Barry Bonds’ legal ordeal will come to a close when the former slugger is sentenced for obstruction of justice in the upcoming months. In the end, Bonds was convicted of one count of obstruction by a San Francisco jury in April, one of four charges that were levied against him.
The jury hung on three counts of perjury related to his testimony in 2003 that was occurred before a grand jury that was investigating the BALCO labs and its distribution of illegal drugs and steroids.
Bonds attorneys asked Susan Ilston, the trial judge, to either set aside the conviction or order a re-trial on the matter. This was based on the assertion of his defense team that the evidence presented at trial was insufficient for a jury to find against him. The judge refused the requests and will sentence the slugger on December 16, 2011.
The prosecution team was stunned by the jury’s rebuke of its attempts to prove that Bonds lied under oath regarding knowingly using steroids or HGH obtained from BALCO and had considered retrying Bonds on the three perjury counts. But they announced earlier this week that they will not do so while reserving their right to reconsider until the final date available to them at the end of September.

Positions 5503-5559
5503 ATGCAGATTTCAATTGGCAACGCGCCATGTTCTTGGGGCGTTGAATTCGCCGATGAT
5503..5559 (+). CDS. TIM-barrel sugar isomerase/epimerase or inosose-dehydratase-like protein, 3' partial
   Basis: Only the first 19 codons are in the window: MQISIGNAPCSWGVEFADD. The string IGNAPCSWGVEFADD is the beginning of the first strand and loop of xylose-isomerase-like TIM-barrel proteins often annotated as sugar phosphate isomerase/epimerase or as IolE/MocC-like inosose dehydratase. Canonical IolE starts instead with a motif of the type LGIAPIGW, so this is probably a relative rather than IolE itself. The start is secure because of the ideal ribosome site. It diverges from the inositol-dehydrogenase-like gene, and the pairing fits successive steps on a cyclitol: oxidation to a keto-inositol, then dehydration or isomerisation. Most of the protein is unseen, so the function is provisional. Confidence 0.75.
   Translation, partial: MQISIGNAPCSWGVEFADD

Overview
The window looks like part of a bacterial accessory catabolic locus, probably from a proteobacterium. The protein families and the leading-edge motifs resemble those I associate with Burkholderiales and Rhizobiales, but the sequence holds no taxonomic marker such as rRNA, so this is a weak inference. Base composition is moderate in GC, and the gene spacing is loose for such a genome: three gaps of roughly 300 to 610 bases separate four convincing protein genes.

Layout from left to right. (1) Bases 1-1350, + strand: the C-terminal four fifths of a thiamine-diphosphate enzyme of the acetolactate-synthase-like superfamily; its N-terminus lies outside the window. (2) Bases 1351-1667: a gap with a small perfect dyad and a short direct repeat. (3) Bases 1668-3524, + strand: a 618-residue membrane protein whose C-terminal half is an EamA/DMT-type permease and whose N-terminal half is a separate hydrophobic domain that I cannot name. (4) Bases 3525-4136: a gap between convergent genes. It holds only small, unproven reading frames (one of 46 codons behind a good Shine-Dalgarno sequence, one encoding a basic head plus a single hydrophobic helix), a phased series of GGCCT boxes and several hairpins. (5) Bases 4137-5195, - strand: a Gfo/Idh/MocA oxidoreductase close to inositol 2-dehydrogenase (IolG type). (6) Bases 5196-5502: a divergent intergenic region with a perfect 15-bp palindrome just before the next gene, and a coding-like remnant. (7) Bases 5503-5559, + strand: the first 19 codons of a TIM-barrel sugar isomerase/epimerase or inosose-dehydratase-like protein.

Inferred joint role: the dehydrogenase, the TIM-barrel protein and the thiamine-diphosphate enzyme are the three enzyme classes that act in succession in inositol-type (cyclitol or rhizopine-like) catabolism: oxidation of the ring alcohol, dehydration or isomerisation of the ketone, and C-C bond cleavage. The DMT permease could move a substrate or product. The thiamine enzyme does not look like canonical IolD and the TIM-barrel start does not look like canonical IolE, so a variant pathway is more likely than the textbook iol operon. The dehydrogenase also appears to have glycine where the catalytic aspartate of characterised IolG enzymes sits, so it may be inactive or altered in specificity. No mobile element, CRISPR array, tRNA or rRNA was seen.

The time and expense of another trial was taken into consideration and the feds came to the conclusion that the almost decade-long BALCO matter should finally end.
Perhaps the most embarrassing part of the trial was when Bonds’ mistress went on the stand and talked about hair loss and testicle shrinkage.
Bonds is the final individual to be involved in and complete the legal process stemming from that BALCO investigation. He is the only the third person that decided to take his matter to trial rather than admit guilt and take a plea deal.
In earlier trials, track coach Trevor Graham and Olympic cyclist Tammy Thomas were convicted of lying under oath and Judge Ilston didn’t impose a prison sentence on either defendant although sentencing guidelines would have allowed her to do that.
The same is expected to happen to Bonds but the prosecutors will be sure to argue and plea for jail time. Graham and Thomas’ sentences included time under house arrest.
Each side has claimed victory and vindication in this Bonds fiasco, with Bonds team saying that he was not convicted of lying while the prosecution stressed he is now a convicted felon.
In truth, neither won much but both lost a bundle; of time, energy and money. The federal prosecution of Bonds was costly in terms of money as well as staffing and Bonds never truly cleared the name he sought to protect when he stonewalled during his grand jury testimony.
What’s remains though, is the stench on MLB and the game of baseball and the cloud over several athletes, including Bonds, who may never reach their sport’s hall of fame as a result of what occurred during the steroids era.
Used with permission of the author.
Paula Duffy is a national sports columnist for Examiner.com and the Huffington Post and regularly comments on sports/legal matters for radio affiliates of ESPN and Fox Sports. She founded the sports information site, Incidental Contact, is the author of a line of audio books designed for sports novices and in her spare time practices law in Los Angeles.
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